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Stick and Poke 

Parents, lawmakers divided on removing non-medical vaccine exemptions

As vaccination rates decrease and cases of vaccine-preventable diseases increase, Oregon lawmakers are trying to make it more difficult for parents to opt their children out. But Senate Bill 442, which has been introduced this session and seeks to remove non-medical exemptions to Oregon law requiring school children to be vaccinated, is being met with organized opposition from both lawmakers and parents.

UPDATE: That opposition led the bill's sponsor, family physician and Sen. Elizabeth Steiner Hayward (D-Beaverton), to withdraw the bill Wednesday, after we went to press. According to the Statesman Journal, she remains committed to improving vaccination rates in Oregon, and plans to propose a different approach that retains non-medical exemptions, but requires parents to receive education from the child's doctor before opting out.

On Monday, the Statesman Journal reports, more than 100 people turned up for a "No on Senate Bill 442" rally at the Oregon State Capitol. And Sen. Tim Knopp (R-Bend), who has been described as organizing the bill's opposition, says he's received substantially more emails opposed than in support.

"There continues to be strong opposition from parents, especially moms," Knopp, who supports vaccination generally but is opposed to the bill, told the Source. "Maybe 98 percent of email I get is opposed to eliminating parental rights and informed consent as it relates to childhood vaccines."

The bill even attracted the attention of Robert F. Kennedy, Jr.—a lawyer, environmental activist and, yes, one of those Kennedys—who flew out to Salem last week to hold a private screening of the anti-vaccine film Trace Amounts and talk to lawmakers.

Sponsored by family physician and Sen. Elizabeth Steiner Hayward (D-Beaverton), SB 442 would remove existing allowances for religious or philosophical objections to vaccination. But concerns about a lack of votes in the Legislature has the bill stalled in the Senate Health Committee for now, says Knopp, who is a committee member.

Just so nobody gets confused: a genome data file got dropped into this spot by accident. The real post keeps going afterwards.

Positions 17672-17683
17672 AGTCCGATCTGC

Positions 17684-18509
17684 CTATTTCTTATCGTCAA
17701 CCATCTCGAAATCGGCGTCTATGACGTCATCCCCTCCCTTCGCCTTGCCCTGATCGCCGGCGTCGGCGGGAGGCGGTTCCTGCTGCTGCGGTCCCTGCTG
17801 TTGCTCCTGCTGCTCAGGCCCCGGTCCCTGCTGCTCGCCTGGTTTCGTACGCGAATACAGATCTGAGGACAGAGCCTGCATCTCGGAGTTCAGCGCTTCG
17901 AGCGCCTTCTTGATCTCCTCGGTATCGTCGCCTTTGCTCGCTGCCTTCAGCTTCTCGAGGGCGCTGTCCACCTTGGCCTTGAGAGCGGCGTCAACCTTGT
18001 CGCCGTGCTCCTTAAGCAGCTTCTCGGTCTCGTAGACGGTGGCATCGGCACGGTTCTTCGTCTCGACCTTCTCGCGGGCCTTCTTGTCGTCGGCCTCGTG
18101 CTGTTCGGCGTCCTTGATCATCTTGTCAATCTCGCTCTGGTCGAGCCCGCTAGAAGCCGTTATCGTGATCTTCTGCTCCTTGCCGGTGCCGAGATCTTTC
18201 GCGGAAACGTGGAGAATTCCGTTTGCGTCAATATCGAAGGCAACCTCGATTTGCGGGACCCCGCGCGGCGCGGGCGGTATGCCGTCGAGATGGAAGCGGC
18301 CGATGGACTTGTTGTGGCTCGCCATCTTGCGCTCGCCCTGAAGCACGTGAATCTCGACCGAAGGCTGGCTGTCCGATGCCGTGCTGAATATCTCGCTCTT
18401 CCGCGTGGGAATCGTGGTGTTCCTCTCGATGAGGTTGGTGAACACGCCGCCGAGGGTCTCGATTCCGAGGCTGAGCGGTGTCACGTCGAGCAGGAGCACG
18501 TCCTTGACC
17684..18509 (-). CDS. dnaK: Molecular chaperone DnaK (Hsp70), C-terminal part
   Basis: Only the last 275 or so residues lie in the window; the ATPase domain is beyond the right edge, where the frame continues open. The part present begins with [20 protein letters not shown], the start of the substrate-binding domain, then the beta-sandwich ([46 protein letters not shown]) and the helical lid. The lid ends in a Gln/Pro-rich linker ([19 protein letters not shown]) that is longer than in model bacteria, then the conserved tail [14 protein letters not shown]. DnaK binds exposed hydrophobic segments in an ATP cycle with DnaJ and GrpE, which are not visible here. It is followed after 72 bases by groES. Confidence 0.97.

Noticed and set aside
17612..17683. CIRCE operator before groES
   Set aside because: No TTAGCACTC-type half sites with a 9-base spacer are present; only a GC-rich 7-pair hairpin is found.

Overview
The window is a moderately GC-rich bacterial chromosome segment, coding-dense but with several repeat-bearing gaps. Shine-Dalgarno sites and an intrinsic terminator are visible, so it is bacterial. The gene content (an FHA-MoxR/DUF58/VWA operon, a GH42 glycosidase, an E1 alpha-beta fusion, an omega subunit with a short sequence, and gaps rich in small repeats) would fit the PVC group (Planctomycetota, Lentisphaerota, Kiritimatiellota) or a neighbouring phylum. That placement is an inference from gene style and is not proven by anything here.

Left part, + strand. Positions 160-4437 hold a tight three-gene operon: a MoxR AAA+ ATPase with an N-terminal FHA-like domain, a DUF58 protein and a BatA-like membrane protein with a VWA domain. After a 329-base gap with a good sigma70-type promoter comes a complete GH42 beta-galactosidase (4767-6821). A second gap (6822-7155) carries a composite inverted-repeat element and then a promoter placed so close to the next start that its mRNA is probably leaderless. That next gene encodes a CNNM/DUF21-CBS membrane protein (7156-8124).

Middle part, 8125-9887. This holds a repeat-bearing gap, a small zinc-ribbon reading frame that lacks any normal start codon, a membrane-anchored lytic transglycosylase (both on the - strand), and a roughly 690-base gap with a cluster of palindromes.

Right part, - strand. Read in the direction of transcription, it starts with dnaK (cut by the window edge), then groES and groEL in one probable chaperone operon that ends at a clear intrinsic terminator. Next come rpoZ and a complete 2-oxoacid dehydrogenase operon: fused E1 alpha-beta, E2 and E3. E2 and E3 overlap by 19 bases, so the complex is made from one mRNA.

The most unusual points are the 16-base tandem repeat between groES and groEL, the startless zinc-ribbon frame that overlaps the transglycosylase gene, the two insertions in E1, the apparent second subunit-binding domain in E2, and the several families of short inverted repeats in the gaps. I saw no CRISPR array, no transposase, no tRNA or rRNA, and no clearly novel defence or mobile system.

If the bill makes its way into law, Oregon would join an exclusive club of states barring non-medical exemptions. Its two current members: Mississippi and West Virginia. Supporters of the bill argue that these two states are proof that limiting exemptions leads to less disease. Both states have lower rates of vaccine-preventable illness than Oregon.

Rep. Knute Buehler (R-Bend), and all the doctors currently serving in the legislature, supports the bill. Buehler tells the Source that there is cause for concern about infection rates here in Deschutes County. Over the last decade, he says, the percentage of non-medically exempt kindergarteners doubled, from 4.9 percent to 10 percent.

"Unfortunately, the health department has also documented a corresponding rise of vaccine-preventable diseases," he adds. "Pertussis [whooping cough], a highly contagious and potentially fatal respiratory disease, is one example: in 2001, there was only one reported case in Deschutes County; in 2014, there were 60 cases reported."

Not all parents oppose the bill. A Portland-based parenting blogger named Sara, who requested her last name not be used, says that Oregon's low vaccination rates are putting the state's residents at risking of losing "herd immunity," a term scientists use to describe the protective effect of a significant population of vaccinated (for measles, it's 94 percent).